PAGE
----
In late August 2021, Better Noise Music sued Vext for "copyright infringement, breach of contract and unjust enrichment".[35]

The band released the first single from Dear Monsters, "Lifeline", on September 8. The album was released on October 29, 2021.[36] Vext started a tour starting September 10 and billed himself with his solo band under "Tommy Vext and The B@D W8LV3S".[37][35] On September 9, 2021, in a statement directed toward Vext, Bad Wolves wrote that "desperate people do desperate things", citing that Vext "can't write his own music" and that he had edited a version of the band's single, "Lifeline", with his singing voice on it that he circulated on the Internet.[38] Bad Wolves cited initiatives Vext has taken since leaving the band in January 2021, including his GoFundMe, which was later shut down for fraud because he attempted to "dupe fans" by inciting them to buy an album of covers to which he does not hold the rights.[38][39] Bad Wolves described Vext as "abusive − both emotionally and physically" while he was in the band and then afterward when he left it.[38][11] The band also mentioned his "never-ending temper tantrums" on social media "filled with fraudulent claims and sad attempts to defame members of our band and our team".[38][11] They said Vext had spread "mountains of lies", that he has "no moral compass", and is willing to do anything to achieve his ends.[38] Vext did not respond directly to Bad Wolves but posted a clip from Avengers: Endgame on his social media, which summed up his sentiment.[38]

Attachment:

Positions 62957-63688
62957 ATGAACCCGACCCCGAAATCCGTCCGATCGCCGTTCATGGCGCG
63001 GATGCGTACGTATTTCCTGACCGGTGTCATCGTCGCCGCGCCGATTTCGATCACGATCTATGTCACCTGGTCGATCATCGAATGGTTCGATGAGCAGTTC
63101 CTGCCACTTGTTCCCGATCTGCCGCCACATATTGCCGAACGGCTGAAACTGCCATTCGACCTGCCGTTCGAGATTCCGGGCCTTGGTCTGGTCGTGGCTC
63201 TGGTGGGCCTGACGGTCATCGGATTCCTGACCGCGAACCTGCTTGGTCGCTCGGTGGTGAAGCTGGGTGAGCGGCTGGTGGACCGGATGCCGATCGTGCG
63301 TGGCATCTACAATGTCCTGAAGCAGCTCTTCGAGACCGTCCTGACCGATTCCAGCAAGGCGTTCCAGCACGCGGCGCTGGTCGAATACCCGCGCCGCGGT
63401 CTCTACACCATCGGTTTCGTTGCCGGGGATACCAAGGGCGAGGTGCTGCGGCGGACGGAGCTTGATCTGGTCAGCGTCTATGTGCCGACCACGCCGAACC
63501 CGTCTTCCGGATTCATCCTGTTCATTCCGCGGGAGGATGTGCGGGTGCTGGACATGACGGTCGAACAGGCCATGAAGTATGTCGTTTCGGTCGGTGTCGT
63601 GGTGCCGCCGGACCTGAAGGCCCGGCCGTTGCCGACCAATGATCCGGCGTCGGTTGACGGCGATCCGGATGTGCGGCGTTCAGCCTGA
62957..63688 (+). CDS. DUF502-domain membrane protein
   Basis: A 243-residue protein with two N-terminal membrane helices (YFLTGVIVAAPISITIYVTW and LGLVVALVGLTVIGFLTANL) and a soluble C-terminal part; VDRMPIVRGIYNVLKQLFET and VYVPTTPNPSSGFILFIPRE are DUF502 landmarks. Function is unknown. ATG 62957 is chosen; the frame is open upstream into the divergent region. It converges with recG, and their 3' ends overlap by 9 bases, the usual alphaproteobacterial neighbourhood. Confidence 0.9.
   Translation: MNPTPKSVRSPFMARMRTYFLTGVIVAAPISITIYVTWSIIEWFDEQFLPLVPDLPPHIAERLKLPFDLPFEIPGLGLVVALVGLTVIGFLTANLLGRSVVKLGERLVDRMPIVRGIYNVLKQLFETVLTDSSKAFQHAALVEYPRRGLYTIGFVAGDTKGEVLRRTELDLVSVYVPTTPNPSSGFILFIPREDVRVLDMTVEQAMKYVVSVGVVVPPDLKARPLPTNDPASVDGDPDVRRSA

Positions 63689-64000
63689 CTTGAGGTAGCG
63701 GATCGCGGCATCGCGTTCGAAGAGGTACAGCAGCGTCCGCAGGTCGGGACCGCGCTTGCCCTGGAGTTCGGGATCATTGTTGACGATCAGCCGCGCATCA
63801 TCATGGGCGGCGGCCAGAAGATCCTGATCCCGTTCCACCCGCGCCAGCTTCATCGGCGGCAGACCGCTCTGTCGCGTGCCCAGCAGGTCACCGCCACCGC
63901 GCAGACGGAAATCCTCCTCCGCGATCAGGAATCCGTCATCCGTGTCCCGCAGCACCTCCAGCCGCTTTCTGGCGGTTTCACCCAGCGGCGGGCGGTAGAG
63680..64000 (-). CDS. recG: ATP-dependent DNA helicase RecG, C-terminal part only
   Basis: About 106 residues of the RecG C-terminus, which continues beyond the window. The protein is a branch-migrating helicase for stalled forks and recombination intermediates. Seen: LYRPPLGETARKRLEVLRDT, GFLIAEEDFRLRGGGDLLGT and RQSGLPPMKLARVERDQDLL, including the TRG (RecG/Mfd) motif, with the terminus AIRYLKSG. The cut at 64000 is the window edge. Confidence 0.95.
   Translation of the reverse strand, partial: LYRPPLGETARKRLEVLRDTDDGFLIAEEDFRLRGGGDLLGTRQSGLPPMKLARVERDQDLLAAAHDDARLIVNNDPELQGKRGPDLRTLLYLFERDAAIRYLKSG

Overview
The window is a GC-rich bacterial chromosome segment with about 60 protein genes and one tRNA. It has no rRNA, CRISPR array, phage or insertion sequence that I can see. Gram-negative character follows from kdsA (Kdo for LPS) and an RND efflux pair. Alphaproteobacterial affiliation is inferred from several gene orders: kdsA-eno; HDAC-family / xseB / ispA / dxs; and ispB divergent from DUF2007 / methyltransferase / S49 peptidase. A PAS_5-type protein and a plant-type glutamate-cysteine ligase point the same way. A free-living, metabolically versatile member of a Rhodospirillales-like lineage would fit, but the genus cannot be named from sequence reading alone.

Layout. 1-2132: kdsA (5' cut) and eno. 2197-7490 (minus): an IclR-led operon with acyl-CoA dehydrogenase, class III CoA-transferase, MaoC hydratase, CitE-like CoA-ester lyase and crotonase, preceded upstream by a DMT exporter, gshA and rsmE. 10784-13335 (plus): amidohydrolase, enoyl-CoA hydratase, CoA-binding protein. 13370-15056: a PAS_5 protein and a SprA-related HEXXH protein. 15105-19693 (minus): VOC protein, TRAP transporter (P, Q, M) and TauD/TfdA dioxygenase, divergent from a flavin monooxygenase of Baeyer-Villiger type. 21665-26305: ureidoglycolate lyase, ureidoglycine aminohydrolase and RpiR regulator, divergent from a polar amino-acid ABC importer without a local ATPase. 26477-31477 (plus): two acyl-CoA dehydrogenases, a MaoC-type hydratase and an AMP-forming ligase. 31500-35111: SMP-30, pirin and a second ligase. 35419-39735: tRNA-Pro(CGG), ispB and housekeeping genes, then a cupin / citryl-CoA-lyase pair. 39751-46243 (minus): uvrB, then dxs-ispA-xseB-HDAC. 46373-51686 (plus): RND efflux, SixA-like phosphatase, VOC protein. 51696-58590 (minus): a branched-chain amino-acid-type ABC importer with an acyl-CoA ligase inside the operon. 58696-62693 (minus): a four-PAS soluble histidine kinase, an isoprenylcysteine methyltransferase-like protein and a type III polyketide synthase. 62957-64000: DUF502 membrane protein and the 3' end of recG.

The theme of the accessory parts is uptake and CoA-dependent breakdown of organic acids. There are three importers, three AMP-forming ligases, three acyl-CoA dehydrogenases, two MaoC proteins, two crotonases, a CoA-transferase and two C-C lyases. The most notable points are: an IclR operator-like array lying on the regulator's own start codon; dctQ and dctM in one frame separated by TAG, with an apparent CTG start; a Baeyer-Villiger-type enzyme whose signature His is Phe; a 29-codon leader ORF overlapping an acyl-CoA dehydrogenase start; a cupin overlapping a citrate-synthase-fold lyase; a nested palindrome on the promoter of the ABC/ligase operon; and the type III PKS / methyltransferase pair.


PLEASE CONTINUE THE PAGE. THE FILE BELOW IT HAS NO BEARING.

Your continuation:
On April 14, 2022, guitarist Chris Cain announced his departure from the band via Instagram.[40] The following month, it was announced that Max Karon (of Once Human) had joined Bad Wolves as their new rhythm guitarist. Karon had previously worked with Bad Wolves on their first three albums.[41] On July 28, the band released an EP titled Sacred Kiss.[42]